by Sydney Williams
“The Social Responsibility of Business is to Increase Profits.” That was the title of an opinion piece in the New York Times in September 1970 written by Milton Friedman…and sounding like Calvin Coolidge. It was received by some with supercilious derision, as many businessmen, in politically-correct mode, viewed their responsibilities more broadly – employees, customers, the community, as well as shareholders. The Business Roundtable in 1981 echoed that conventional wisdom, when they endorsed a policy that shareholder’s returns should be balanced against other concerns.
What both groups overlooked was that attention to employees, customers and the community is meaningless unless a business is profitable. No profits mean no employees and no customers. Conventional wisdom and the Business Roundtable misunderstood Mr. Friedman’s point. The Professor was simply stating the obvious. The concept of focusing on increasing profits should be the primary goal of every business. Ignoring the needs of customers is obviously tantamount to failure, and their needs can only be satisfied with happy employees. Similarly, good relations with the community are second nature for any well-run business. Profits of course come first when discussing social responsibility.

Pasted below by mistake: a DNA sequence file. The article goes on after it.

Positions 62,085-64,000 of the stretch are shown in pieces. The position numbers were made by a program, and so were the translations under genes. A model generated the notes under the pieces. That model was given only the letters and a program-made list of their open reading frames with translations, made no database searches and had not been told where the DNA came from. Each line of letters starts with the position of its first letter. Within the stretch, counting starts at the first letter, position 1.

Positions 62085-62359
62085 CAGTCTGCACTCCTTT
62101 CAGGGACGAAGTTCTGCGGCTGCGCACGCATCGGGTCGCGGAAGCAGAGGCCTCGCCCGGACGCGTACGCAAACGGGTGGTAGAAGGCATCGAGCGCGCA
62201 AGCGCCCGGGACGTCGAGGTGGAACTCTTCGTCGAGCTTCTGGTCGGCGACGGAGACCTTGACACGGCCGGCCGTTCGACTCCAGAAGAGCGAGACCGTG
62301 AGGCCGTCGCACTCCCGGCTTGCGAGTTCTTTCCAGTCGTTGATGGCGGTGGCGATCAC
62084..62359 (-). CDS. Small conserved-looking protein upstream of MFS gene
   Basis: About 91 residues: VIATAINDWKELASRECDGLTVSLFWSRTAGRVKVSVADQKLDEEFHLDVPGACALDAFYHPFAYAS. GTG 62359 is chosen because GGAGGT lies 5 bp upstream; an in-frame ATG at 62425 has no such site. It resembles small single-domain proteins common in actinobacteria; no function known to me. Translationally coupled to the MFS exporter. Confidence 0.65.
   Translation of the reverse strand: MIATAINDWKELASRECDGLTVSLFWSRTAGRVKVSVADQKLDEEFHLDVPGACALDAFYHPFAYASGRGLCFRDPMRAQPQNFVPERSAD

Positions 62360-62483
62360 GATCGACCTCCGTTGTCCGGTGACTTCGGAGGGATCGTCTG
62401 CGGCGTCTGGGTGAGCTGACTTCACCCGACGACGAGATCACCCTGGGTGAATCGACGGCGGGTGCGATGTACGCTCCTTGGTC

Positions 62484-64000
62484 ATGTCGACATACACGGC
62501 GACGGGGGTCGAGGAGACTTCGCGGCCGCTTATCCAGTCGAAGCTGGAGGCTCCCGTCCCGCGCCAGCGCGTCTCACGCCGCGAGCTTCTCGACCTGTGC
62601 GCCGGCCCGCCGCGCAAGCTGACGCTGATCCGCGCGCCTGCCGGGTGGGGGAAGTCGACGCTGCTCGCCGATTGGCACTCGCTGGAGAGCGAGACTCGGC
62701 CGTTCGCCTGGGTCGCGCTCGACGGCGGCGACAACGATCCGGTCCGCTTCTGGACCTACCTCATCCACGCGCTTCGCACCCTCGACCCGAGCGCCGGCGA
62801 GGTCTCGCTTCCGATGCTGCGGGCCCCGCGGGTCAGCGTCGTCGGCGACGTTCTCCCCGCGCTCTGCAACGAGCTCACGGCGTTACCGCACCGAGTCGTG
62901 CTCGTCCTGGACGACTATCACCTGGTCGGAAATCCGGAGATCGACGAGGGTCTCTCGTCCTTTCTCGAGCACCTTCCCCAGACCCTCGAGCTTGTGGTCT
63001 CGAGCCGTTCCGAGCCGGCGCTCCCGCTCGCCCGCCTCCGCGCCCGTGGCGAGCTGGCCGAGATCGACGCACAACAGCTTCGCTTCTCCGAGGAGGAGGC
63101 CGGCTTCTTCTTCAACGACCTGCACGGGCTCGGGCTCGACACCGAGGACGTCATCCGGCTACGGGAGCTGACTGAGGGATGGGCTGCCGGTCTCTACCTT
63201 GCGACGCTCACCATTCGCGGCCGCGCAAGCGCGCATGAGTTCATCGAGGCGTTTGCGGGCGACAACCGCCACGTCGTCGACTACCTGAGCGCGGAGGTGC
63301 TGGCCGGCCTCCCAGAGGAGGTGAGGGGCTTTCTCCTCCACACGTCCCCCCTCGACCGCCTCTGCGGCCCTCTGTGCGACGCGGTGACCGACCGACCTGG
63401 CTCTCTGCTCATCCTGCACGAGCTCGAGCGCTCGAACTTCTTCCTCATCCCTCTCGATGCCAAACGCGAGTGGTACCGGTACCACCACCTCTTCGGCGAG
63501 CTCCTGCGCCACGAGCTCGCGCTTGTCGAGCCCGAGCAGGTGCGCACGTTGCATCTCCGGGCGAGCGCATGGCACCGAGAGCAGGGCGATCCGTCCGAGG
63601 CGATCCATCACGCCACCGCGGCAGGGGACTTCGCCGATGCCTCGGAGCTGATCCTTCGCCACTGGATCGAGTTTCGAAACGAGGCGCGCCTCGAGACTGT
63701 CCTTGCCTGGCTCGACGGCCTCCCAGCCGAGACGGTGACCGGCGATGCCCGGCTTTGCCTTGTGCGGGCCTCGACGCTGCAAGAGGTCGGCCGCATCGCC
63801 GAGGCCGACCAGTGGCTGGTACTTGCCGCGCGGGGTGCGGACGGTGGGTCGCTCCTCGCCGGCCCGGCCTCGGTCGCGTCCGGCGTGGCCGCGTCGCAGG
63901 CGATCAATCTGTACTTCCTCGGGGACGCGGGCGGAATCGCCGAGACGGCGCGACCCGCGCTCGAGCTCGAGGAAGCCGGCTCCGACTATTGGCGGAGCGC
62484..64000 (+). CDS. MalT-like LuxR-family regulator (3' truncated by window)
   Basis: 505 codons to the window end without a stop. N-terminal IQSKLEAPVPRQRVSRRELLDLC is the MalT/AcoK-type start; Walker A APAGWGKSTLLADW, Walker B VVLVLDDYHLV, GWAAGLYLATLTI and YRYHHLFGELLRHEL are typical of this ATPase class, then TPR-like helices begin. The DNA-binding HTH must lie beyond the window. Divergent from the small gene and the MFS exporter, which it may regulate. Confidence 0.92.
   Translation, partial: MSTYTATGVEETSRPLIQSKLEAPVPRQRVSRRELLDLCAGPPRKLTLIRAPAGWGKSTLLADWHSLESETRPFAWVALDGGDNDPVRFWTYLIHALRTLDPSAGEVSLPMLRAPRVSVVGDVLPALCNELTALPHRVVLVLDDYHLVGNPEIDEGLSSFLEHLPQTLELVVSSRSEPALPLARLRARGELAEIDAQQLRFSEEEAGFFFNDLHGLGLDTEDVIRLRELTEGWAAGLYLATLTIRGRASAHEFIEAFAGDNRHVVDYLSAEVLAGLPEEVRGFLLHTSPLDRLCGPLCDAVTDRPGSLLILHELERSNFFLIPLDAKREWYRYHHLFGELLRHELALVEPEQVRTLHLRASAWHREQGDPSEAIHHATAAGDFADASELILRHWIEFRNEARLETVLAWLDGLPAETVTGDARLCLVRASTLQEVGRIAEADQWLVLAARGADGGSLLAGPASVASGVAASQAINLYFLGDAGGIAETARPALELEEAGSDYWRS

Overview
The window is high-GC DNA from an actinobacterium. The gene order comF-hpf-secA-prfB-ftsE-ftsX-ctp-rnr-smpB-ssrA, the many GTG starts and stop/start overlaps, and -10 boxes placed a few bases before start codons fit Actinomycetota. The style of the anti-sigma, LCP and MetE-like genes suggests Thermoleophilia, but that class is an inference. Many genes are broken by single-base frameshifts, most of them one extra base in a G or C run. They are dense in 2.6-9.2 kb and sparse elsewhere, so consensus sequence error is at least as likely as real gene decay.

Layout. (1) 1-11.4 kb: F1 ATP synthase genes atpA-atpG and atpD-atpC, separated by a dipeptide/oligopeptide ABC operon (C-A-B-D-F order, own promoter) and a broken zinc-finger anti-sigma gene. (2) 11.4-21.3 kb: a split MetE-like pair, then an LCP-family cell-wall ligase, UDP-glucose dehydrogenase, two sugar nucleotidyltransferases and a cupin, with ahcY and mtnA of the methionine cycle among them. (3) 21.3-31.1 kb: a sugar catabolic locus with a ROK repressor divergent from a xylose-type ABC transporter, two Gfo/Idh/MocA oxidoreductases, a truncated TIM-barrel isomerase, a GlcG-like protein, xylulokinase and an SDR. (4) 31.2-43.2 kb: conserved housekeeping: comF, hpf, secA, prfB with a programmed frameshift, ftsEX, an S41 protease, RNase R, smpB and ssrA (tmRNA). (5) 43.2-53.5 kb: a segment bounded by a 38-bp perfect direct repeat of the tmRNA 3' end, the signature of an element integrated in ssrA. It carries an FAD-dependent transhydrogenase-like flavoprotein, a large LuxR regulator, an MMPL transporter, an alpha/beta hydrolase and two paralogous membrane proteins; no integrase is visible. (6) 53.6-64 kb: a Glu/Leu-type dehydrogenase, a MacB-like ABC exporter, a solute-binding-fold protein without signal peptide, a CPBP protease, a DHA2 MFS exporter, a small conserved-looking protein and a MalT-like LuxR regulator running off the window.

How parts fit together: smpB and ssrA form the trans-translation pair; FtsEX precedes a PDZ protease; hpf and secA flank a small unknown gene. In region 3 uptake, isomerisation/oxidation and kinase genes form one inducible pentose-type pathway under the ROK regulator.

This may seem like an odd segue into a discussion of CEO compensation, a subject I have discussed several times before, but placing the subject in context is important. While ratios between CEO compensation and average worker pay remain inordinately high – especially when severance packages are included – we should keep in mind that ratios peaked in 2000 with the dot-com bubble and have modestly declined. The sharp increase in the ratio in the 1990s followed passage by Congress in 1993 of section 162(m) of the U.S. Tax Code. That bill, you will recall, limited the deductibility of annual executive compensation to $1,000,000. As is so typical when government with good intentions, intercedes unnecessarily, the unintended consequences became antithetical to original intentions – CEO compensation exploded.